Who thought we would be here again? After another difficult year of the pandemic, we’re heading into year-end giving in 2021 with strangely familiar feelings of uncertainty. While you may (or perhaps may not) have handled it strategically last year, there are likely adjustments and tweaks that you can make to your approach for another pandemic giving season.
What We Learned in 2020
There is no question that the pandemic has impacted nonprofits in a big way.
According to the Association of Fundraising Professionals, giving increased in the US by 10.6% in 2020, compared to 2019, due in large part to a jump in gifts under $250. The overall number of donors grew by 7.3%. But it wasn’t all good news. Donor retention, based on the number of donors who gave the previous year and again in 2020, fell by 4.1%.
And according to a study on “Social Donors” (donors giving through peer-to-peer fundraising campaigns and virtual events) by OneCause, the average donation amount from these types of campaigns increased from $99 in 2018 to $215 in 2020.
Donors showed up for nonprofits in 2020, and there should be an even bigger focus to get them to stick around this year, offering fundraising opportunities, more personalized appeals, and creative virtual elements.
Top Things to Change for Year-End Giving in 2021
Even though it may not feel like a whole year has passed since the 2020 giving season, it’s time to take what you learned last year and the many years before and hone your strategy for year-end giving in 2021. If it’s your first time creating a plan, be sure to check out our year-end strategy post.
Pump up the personalization
Personalization matters for donor retention. That means segmenting emails to donors, separating folks by things like their interests and the impact statistics and stories they’re most likely to care about or their giving history and whether they’ve given before or not.
It also incorporates elements like using the donor’s name within email messages if you have the capability to or experimenting with a more personal approach to emails altogether, like plain text emails.
You know your donors, whether you’ve gone through the process of creating donor personas or are leaning on your personal experiences. You know what they care about and the different camps that separate them. Use that knowledge to create personalized fundraising messages that will resonate with these specific groups, rather than leaning on tired messaging from past years.
Keep the focus on impact
This is no new phenomenon, but donors will always care about what their gift can accomplish. In an overloaded fundraising environment, conveying impact is more important than ever. Why should they care about your mission? What are you doing to solve the problem that your organization is centered around? How are you going about making change despite this year’s challenges?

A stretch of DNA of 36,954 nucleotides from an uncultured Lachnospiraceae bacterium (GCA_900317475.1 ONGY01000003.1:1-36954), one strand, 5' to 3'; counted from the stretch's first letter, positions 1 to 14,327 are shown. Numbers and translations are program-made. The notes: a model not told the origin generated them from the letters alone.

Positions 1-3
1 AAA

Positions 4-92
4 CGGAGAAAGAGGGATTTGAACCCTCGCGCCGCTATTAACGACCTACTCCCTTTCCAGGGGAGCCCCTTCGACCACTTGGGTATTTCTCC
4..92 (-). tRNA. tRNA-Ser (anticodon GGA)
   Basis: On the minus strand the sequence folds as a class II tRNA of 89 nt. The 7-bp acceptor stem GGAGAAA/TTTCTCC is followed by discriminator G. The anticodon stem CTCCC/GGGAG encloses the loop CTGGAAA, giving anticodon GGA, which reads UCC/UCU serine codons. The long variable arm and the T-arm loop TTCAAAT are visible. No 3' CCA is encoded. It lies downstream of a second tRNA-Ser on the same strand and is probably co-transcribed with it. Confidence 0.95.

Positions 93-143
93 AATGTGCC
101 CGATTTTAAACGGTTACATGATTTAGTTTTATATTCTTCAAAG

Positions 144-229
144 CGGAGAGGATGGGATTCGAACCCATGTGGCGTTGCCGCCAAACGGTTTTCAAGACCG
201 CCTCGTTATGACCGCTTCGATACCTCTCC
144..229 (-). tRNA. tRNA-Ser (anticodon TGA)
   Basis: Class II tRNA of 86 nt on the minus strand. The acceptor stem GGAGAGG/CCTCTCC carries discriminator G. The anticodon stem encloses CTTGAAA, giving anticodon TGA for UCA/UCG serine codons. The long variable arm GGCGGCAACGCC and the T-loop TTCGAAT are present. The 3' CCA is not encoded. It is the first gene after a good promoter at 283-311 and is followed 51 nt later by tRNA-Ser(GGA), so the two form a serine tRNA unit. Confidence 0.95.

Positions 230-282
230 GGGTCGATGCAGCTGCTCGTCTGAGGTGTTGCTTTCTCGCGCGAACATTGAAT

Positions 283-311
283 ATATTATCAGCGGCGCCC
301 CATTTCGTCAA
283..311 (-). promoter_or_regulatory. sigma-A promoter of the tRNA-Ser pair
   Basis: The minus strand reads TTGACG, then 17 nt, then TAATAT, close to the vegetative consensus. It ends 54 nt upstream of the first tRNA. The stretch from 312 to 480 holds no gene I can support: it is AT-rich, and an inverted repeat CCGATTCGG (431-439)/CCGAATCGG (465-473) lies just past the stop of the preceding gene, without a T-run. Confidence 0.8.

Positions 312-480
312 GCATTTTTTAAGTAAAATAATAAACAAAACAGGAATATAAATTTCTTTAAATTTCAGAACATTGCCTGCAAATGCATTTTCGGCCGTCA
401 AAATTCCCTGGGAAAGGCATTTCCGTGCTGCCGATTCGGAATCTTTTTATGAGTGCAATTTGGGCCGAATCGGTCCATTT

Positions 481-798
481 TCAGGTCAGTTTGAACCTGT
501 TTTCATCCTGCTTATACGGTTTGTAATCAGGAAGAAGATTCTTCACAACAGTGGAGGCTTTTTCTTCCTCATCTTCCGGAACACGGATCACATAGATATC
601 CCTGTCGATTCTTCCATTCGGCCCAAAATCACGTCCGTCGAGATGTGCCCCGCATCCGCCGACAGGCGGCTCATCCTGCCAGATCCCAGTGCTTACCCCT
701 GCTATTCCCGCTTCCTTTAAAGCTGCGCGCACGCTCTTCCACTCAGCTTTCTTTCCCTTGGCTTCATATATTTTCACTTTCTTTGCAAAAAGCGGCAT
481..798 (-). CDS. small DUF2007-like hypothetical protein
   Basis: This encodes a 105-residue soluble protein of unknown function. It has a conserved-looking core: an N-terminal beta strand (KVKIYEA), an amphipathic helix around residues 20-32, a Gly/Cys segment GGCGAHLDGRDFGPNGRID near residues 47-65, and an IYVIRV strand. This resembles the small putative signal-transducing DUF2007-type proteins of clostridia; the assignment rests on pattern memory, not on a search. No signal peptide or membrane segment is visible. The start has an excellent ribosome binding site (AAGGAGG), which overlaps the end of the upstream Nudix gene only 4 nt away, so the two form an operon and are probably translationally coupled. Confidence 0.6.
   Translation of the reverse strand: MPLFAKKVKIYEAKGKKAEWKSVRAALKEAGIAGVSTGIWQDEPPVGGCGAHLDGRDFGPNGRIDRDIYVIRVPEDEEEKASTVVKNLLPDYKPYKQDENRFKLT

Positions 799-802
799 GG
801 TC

Clear and concise answers to these ever-present questions can help to tip the scales in your favor. Working in new stories to demonstrate your impact and put a face on your work goes a long way within fundraising content. Tell them why they should get emotionally invested and show them who their gift is supporting.
Lead with digital marketing
In the current climate, your safest bet is to lead with digital marketing. It will give your organization the flexibility to make tweaks to messaging and timing should any unexpected events or restrictions occur.
Your website, emails and social media are the meat and potatoes of a great year-end fundraising campaign in 2021. Get our tips for prepping your website to serve as the hub of your digital marketing campaign.
While in the past in-person events may have been responsible for a large portion of your fundraising efforts, it’s best to play it safe this year and keep things virtual in my personal opinion. If you do opt for an in-person element, offering a virtual option alongside the in-person gathering can help make the event more inclusive and widen your audience and fundraising potential in one fell swoop. See how Classy covers the nonprofit event debate over virtual, in-person or hybrid options.
Your Annual Reminders
These elements of your plan will stay true from past years, but in my experience, they’re easily forgotten in the planning stages and warrant a few quick reminders.
Plan ahead for measurement
When your executive team and board ask how year-end fundraising went, you want to be able to give them an answer. Creating measurable goals and building a campaign around achieving them will make that question 1,000 times easier when it comes. Check out our measurement tips and free reporting sheet template.
Key dates to include
In case you need a refresher, here are the key dates to include in your year-end giving campaign this year. You can also check out this list of culturally diverse holidays from Diversity Best Practices.
- Thanksgiving in the US – November 25, 2021
- Giving Tuesday – November 30, 2021
- Day before New Year’s Eve – December 30, 2021
- New Year’s Eve – December 31, 2021
Both the day before and New Year’s Eve made the list after a surge in last-minute donations over the last few years. According to Kindful, those two days each exceeded total revenue from Giving Tuesday in 2019.
And if there will be a matching gift component to your campaign this year, don’t forget about any significant dates that are attached to it.
Yes, it will be another challenging year-end giving season. And yes, you will need to get creative to keep the attention and passion of 2020 donors. But we’ve been here before, and we know that a successful year-end giving season is possible even in the current global climate.
How will your organization adjust your strategy for year-end giving in 2021? Are you adding any new virtual elements to the mix? I’d love to hear about them in the comments below.